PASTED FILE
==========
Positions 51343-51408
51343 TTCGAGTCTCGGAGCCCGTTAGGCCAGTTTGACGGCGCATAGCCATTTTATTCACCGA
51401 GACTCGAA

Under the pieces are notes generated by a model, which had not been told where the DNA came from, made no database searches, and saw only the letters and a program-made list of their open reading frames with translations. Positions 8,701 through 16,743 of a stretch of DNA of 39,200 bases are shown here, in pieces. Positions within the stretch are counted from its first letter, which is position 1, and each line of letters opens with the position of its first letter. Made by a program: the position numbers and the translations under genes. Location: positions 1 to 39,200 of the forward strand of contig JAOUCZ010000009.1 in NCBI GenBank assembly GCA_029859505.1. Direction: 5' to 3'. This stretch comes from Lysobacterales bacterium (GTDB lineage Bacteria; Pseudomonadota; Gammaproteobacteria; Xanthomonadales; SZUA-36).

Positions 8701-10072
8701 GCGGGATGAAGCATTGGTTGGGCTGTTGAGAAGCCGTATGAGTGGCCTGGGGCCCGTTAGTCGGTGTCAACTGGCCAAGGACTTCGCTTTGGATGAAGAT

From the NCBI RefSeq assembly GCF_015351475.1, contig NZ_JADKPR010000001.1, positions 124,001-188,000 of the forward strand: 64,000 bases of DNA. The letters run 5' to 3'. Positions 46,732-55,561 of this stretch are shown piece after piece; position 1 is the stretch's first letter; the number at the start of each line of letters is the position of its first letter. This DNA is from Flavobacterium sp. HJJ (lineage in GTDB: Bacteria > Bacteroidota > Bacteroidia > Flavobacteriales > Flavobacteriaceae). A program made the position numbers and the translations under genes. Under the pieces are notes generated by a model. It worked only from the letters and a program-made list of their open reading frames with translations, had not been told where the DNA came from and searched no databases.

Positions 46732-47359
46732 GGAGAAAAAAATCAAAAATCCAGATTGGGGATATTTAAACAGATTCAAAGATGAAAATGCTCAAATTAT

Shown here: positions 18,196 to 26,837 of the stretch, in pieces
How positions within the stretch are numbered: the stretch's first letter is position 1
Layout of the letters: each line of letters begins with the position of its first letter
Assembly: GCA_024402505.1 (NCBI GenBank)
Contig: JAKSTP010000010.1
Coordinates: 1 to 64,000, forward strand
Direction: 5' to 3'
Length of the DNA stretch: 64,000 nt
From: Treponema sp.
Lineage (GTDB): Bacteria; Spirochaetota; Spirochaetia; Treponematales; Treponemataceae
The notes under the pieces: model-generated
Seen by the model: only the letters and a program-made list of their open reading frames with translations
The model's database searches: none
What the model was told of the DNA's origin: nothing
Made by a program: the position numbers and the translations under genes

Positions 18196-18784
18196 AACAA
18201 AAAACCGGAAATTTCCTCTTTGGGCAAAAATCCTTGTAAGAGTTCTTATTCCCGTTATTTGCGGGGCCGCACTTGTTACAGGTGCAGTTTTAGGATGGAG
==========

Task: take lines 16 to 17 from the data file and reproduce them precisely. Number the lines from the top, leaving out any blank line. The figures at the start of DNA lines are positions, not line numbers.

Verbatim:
Direction: 5' to 3'
Length of the DNA stretch: 64,000 nt